Background: Centralization of cystectomy treatment for bladder cancer, while associated with improved outcomes, may impose geographic barriers to care. However, whether this effect may be counterbalanced by an increased number of high volume centers has not previously been explored. Objective: To characterize changes in geographic disparities to high volume cystectomy centers over time. Methods: Data on all inpatient admissions for cystectomy in New York State (NYS) from 1997-2011 was obtained from the Department of Health. Using these data, we classified hospitals according to cystectomy volume and measured patient distance traveled to a cystectomy center. Population weights, from the US Census, were used to describe changes in minimum travel distance to high- or very high-volume (HV/VHV) facilities across the NYS population. Results: Bladder cancer patients underwent cystectomies at 195 hospitals during the study period. In 1997-2001, eleven HV/VHV facilities accounted for 37.5% of all cystectomies, while sixteen HV/VHV hospitals accounted for 71.5% of all procedures during 2007-2011. Median distance traveled by cystectomy patients to all hospitals increased from 9.6 to 14.4 miles in 1997-2001 to 2007-2011, respectively. In the same time span, the median travel distance for the NYS population to a HV/VHV center decreased by 1.9 and 9.4 miles at the median and 75th percentile, respectively. Conclusions: Our findings demonstrate a complicated relationship between centralization and geographic access. While centralization has led to a decrease in overall access to cystectomy facilities, the process simultaneously improved access to high volume centers.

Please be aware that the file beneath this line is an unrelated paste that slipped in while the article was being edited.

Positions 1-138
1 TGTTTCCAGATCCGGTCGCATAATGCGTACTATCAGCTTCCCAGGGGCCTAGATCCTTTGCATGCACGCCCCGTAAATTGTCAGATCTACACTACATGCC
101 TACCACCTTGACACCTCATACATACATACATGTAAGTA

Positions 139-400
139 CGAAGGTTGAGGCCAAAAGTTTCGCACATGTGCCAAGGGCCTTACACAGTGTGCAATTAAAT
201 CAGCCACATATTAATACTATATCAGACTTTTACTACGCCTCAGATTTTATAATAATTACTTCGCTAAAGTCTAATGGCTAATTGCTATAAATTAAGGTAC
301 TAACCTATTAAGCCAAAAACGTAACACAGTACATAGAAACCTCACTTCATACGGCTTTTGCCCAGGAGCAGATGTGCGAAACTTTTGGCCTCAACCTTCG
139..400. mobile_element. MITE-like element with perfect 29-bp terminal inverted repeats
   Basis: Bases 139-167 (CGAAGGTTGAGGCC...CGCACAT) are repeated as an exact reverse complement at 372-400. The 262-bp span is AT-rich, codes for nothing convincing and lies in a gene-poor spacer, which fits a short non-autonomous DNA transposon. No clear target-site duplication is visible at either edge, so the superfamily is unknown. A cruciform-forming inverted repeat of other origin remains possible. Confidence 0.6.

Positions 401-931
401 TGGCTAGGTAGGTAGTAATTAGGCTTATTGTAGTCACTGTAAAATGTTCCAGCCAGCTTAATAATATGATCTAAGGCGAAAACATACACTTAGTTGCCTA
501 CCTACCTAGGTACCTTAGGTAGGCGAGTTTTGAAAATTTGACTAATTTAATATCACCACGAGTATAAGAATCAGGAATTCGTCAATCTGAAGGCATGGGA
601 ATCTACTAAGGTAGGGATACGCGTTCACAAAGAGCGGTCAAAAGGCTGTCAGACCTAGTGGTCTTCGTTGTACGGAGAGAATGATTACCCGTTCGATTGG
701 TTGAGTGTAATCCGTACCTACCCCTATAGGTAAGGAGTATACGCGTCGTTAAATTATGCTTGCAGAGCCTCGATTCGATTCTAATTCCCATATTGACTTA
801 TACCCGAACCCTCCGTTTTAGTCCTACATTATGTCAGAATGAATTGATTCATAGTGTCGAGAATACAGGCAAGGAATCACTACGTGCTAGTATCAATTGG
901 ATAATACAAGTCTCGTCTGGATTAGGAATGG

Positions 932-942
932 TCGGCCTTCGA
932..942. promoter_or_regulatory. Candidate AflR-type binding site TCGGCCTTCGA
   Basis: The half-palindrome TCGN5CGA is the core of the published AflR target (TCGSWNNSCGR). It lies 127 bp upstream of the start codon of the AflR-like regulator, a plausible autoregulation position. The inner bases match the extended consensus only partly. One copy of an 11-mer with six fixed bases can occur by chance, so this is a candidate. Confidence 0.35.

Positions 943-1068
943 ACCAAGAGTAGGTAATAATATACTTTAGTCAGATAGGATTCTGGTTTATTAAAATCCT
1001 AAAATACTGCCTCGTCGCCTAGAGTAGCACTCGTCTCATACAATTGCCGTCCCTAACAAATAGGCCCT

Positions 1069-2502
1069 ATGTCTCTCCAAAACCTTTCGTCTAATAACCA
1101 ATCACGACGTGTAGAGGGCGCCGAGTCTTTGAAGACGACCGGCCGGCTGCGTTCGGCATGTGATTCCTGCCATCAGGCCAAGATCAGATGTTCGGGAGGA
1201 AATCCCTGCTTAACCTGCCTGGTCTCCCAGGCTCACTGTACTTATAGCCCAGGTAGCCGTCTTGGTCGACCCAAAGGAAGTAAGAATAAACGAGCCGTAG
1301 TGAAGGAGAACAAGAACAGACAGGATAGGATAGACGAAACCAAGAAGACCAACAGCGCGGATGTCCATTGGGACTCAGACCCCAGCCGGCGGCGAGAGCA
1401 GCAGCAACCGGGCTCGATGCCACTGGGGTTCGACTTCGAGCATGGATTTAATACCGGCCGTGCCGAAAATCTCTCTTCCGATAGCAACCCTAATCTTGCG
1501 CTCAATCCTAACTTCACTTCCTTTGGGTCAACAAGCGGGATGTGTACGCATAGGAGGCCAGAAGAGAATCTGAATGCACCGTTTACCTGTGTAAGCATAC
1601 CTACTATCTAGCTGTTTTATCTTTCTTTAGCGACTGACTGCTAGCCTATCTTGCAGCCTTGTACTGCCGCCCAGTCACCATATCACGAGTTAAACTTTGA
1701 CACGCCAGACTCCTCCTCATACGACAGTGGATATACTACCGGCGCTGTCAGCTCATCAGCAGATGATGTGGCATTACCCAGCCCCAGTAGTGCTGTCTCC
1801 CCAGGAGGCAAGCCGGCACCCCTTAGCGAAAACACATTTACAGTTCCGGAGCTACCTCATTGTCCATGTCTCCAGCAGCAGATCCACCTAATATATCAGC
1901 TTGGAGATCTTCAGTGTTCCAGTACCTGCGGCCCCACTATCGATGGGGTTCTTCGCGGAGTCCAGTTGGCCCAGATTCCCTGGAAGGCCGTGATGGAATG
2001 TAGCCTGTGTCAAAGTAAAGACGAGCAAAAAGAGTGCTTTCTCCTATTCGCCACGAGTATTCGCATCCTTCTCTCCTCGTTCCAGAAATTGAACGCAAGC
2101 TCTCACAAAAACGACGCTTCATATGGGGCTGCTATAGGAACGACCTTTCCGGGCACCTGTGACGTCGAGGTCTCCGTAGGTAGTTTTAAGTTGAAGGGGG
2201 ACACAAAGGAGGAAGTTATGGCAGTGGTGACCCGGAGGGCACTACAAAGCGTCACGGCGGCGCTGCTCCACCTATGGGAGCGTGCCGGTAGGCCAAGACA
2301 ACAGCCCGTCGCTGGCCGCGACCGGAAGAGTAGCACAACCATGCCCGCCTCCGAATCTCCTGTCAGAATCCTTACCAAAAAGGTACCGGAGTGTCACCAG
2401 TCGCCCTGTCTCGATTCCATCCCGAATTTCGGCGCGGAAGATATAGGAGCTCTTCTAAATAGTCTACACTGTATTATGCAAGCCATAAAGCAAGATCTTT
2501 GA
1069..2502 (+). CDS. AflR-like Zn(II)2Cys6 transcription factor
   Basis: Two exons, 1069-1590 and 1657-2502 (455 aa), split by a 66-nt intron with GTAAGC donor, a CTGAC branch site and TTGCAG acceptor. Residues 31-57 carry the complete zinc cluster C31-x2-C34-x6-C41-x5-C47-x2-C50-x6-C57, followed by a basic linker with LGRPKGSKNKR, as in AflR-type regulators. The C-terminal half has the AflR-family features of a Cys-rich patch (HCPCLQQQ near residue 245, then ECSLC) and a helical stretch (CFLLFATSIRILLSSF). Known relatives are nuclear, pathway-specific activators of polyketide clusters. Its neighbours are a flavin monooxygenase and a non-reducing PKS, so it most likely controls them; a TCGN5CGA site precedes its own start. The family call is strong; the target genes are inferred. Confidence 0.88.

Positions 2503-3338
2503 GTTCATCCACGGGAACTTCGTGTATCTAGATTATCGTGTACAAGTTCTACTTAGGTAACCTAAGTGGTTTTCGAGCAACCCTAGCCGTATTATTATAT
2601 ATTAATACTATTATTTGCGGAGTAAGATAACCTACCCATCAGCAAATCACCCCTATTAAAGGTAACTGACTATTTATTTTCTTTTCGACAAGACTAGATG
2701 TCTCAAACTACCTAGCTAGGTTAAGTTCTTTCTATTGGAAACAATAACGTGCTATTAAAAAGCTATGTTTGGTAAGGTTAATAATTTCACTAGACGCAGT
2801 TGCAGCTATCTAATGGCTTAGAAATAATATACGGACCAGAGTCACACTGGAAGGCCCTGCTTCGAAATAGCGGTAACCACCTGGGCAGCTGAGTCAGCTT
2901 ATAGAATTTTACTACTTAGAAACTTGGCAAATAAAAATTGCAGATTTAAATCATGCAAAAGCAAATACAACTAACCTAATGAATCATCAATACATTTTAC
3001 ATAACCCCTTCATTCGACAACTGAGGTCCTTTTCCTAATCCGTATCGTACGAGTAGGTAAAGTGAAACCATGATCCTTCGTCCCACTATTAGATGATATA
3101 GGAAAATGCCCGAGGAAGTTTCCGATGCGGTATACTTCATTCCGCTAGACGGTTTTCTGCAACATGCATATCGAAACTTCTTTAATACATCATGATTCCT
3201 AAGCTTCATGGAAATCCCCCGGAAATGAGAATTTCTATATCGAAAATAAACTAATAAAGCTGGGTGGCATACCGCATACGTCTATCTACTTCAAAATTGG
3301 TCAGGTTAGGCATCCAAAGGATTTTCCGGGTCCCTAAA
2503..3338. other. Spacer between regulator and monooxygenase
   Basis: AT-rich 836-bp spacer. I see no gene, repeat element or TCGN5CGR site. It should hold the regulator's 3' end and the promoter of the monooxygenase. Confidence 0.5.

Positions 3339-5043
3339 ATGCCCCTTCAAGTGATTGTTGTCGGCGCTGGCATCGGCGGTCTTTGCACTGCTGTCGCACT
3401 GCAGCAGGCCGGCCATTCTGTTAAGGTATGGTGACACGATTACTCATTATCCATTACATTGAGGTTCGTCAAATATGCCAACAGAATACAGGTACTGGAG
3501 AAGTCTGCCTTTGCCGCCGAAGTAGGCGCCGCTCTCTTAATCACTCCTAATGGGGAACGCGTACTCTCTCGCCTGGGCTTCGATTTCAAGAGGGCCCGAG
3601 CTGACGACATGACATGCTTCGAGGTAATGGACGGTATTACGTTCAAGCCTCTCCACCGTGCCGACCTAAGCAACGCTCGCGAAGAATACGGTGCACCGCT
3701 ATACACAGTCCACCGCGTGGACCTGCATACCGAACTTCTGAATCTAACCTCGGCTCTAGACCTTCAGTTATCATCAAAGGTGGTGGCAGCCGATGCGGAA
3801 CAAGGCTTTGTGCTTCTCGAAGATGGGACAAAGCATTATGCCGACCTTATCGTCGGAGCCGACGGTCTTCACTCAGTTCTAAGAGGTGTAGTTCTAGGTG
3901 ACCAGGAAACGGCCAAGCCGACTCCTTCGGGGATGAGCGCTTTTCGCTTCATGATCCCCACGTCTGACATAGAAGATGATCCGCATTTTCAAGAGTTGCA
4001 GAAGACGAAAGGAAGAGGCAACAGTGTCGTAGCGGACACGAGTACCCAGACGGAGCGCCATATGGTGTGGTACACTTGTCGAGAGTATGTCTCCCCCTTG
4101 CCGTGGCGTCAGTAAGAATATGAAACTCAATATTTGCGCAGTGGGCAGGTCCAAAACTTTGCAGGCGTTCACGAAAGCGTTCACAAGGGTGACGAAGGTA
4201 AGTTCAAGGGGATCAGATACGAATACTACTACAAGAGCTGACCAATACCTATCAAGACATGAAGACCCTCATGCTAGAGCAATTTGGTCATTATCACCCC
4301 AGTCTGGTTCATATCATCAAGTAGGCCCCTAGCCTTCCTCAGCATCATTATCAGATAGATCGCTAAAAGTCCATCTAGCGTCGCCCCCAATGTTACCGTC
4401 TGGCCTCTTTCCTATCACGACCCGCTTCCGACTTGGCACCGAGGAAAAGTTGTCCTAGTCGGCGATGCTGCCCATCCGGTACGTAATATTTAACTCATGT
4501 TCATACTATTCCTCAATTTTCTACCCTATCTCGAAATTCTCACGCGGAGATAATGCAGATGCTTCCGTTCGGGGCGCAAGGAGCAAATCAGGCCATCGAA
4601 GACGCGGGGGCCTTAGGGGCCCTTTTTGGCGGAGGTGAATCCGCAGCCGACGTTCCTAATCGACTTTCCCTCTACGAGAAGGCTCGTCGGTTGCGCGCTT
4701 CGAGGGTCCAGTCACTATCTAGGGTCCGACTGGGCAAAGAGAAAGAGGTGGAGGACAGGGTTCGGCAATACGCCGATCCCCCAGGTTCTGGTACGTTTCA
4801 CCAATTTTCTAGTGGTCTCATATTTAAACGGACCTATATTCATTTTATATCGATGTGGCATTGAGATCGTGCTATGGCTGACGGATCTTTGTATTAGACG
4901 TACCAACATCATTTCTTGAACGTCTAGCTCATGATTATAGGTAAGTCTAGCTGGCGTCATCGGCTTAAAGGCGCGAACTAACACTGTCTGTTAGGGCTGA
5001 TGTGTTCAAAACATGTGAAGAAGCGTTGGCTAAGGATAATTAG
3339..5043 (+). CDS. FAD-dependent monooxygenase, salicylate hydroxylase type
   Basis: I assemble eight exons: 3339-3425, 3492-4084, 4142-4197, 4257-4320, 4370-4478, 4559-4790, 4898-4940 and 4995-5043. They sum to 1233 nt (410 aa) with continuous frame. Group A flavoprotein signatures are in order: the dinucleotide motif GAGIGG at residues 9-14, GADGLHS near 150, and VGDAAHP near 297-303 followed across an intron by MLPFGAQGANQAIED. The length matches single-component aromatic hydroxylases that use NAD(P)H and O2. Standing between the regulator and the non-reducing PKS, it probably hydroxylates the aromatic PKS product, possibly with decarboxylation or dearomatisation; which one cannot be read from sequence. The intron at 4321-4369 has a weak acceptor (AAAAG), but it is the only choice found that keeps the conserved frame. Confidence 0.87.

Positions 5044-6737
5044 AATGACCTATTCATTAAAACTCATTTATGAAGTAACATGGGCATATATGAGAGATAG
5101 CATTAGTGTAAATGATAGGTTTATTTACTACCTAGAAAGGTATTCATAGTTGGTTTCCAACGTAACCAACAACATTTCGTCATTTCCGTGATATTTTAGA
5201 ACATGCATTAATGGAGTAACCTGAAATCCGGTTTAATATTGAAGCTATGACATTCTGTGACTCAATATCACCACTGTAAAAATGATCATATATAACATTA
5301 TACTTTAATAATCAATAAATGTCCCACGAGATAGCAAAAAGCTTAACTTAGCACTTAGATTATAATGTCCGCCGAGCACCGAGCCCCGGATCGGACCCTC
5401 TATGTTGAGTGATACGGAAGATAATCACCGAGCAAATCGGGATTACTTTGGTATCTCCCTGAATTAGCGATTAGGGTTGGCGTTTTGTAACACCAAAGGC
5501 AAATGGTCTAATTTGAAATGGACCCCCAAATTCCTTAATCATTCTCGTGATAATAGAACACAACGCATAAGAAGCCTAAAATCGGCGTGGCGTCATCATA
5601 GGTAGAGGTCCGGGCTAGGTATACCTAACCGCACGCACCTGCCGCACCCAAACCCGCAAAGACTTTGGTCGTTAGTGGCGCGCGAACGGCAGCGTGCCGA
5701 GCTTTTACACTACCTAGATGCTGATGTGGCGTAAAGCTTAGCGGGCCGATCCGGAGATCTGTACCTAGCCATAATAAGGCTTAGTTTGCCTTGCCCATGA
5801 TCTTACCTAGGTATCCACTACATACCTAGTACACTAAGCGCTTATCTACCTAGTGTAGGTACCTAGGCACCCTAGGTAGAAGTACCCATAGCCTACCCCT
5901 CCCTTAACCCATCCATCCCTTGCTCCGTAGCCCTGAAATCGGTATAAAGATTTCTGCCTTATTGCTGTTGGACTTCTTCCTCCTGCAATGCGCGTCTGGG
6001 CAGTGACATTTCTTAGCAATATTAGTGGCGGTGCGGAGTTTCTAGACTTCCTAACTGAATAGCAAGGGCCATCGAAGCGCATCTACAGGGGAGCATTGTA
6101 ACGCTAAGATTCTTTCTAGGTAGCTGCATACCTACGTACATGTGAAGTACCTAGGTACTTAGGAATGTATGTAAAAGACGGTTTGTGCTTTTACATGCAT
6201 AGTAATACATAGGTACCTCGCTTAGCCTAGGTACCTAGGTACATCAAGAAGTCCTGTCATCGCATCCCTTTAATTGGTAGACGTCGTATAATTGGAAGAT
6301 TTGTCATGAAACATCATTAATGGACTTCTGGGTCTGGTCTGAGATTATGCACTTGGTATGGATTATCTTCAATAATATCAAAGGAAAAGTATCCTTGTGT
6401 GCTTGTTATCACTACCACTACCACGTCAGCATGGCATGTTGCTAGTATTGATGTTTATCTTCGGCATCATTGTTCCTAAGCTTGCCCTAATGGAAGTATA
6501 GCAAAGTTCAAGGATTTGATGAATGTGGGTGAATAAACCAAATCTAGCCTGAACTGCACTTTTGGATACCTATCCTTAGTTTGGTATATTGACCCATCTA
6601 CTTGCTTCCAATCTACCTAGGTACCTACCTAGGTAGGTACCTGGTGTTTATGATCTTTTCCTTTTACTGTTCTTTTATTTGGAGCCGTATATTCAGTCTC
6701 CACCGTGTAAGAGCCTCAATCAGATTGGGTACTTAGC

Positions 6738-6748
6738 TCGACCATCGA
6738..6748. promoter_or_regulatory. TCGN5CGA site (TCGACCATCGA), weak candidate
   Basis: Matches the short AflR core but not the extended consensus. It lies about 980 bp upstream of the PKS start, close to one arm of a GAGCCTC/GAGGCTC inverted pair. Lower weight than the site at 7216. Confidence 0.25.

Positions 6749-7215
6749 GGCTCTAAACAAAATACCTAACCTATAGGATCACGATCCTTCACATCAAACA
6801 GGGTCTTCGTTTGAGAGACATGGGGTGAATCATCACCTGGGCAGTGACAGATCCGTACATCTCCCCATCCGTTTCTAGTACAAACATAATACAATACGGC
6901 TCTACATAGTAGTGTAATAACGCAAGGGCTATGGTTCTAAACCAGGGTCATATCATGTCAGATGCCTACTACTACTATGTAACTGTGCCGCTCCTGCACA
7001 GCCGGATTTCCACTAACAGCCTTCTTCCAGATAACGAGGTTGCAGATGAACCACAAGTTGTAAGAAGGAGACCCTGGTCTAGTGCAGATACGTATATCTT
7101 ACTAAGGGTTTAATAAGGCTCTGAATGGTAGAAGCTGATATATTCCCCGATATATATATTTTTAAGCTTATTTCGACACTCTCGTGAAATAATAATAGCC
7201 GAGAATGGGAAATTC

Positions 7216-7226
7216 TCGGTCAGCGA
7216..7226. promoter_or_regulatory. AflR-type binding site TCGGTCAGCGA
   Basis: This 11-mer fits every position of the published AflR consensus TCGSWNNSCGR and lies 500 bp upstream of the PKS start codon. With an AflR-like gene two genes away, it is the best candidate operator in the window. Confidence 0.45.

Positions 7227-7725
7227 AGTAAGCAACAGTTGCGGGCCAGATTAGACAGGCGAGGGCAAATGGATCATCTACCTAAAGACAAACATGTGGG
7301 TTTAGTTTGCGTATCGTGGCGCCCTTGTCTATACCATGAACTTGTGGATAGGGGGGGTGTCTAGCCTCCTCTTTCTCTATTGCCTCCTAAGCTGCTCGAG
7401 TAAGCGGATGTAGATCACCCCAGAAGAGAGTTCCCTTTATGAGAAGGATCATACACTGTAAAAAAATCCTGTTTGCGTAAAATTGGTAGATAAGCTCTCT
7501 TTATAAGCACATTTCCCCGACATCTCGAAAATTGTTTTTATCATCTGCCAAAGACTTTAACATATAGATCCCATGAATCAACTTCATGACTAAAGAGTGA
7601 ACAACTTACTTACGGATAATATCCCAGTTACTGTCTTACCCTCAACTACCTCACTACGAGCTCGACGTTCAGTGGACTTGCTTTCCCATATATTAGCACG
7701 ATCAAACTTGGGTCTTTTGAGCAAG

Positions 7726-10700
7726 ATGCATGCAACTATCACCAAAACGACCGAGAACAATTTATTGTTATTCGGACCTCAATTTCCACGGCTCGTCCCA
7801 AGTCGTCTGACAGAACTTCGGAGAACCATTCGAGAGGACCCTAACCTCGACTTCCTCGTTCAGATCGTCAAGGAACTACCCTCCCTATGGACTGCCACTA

- Centralized hospital services
- Health services accessibility
- Healthcare disparities
- Urinary bladder neoplasms